Recovering from a relationship with one of these people is always hard because of what I call their “scorched earth policy”—a reference to the military tactic of leaving nothing behind for a potential conqueror.
Narcissists do this with regularity as anyone knows who had the misfortune of going one-on-one in a court of law against one of them; no tactic or strategy is beneath them because their need to triumph is paramount. (Throughout, I’ll be using male pronouns to avoid grammatical pile-ups but be aware that while there are fewer women at the far end of spectrum, women can be narcissists too.)
What’s behind the narcissist’s game-playing?
Unlike the rest of us, narcissists look for something quite specific in their relationships as W. Keith Campbell and others explained in a 2002 article, and it’s not love, intimacy, or a sense of deep connection.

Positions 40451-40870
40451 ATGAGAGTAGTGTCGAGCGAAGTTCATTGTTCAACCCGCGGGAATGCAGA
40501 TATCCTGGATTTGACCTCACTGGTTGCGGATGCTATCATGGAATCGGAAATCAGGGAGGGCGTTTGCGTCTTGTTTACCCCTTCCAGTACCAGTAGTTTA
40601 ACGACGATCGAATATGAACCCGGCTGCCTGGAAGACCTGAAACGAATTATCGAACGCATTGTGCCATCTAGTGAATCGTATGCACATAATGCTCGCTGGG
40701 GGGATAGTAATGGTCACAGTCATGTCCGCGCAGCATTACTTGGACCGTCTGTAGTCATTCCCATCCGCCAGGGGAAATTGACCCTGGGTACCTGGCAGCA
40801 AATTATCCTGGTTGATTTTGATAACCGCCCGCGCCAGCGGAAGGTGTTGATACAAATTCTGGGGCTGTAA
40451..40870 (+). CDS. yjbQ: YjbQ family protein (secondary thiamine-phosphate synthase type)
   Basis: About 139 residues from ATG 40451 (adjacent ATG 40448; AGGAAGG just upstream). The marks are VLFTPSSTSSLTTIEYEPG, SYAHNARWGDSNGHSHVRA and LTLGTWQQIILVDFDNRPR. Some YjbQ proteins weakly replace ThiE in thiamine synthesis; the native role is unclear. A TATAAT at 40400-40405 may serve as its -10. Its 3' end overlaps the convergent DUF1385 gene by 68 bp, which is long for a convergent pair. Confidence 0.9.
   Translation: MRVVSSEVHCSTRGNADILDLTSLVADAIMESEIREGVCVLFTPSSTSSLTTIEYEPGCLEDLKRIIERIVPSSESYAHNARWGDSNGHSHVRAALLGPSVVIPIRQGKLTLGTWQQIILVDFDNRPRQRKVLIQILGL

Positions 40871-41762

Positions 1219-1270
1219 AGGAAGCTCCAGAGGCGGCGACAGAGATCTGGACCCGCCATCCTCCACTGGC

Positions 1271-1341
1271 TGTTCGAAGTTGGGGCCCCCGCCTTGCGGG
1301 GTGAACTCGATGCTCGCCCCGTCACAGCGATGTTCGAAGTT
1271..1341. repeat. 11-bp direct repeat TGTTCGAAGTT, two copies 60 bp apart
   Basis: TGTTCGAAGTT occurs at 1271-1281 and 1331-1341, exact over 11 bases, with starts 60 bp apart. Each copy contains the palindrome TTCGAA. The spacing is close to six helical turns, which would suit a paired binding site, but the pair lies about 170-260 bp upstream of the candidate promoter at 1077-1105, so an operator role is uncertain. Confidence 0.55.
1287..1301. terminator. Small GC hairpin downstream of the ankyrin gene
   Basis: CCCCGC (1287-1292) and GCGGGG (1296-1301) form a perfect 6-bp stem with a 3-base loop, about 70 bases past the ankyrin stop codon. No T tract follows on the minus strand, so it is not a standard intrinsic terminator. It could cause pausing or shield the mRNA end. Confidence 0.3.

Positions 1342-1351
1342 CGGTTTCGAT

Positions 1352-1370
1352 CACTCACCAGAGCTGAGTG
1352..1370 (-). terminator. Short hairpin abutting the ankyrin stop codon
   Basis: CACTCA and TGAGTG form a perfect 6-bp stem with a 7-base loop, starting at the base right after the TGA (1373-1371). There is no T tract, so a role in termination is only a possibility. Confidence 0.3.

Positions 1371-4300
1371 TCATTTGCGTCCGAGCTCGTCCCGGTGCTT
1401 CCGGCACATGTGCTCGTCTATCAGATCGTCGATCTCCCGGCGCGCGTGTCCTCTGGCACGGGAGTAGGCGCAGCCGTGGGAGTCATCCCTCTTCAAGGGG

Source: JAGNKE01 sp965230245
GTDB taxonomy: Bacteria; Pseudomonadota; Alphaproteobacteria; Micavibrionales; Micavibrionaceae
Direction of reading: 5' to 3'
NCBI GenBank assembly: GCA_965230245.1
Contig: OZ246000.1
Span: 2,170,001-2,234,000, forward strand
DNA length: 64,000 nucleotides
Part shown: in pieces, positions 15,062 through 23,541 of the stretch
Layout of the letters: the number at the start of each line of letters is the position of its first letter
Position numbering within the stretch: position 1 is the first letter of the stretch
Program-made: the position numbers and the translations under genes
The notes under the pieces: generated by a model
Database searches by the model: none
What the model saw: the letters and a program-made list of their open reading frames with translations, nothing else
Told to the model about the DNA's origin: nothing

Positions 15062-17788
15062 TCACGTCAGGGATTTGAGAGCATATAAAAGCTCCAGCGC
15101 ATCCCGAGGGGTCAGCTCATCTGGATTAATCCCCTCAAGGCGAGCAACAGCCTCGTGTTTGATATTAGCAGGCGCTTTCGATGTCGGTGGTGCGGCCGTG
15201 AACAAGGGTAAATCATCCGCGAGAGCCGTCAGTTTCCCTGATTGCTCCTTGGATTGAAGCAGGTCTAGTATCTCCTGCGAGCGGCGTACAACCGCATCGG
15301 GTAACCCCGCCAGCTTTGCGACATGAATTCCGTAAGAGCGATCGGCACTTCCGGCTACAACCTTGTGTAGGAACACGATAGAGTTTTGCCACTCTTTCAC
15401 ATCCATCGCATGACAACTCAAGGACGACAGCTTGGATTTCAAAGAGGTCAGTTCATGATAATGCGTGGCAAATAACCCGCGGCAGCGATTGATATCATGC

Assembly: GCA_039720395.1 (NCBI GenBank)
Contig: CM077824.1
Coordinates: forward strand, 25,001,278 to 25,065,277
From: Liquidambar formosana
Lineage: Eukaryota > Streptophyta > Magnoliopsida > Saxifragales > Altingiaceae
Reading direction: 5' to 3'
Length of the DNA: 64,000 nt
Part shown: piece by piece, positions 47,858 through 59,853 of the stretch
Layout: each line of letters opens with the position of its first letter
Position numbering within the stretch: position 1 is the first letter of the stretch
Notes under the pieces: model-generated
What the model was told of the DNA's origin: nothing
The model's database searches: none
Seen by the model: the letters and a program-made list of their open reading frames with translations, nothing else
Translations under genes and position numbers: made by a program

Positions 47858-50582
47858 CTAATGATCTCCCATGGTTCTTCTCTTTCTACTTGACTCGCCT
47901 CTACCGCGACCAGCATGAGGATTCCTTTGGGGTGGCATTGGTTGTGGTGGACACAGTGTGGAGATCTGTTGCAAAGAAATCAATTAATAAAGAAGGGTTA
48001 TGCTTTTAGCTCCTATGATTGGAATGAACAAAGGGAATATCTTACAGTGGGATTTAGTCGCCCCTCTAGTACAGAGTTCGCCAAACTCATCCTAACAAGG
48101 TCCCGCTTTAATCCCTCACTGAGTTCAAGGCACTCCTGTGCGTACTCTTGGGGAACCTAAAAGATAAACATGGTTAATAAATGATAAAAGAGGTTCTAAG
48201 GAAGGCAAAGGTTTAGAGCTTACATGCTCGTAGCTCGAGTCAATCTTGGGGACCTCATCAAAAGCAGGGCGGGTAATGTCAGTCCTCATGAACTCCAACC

As they write,” narcissists use inter-personal relationships in the service of self-regulation,” especially in “the service of self-enhancing or maintaining esteem.” Game-playing in relationships gets the narcissist what he needs without the hassle of providing the things he’s not interested in, such as meeting his partner’s needs, committing, and being intimate, Additionally, game-playing is a perfect way to both control his love interest and maintain his autonomy at once.
Of course, none of the game-playing is obvious at first; he uses a light touch, after all. And besides, remember that the narcissist curates his appearance, uses his extroversion to his benefit, and turns on the charm whenever necessary.
Some of the game-playing, as you’ll see, may even include appearing vulnerable. Be aware: all of it is an act intended to serve his own need to self-regulate. You are, in one sense, just a bystander.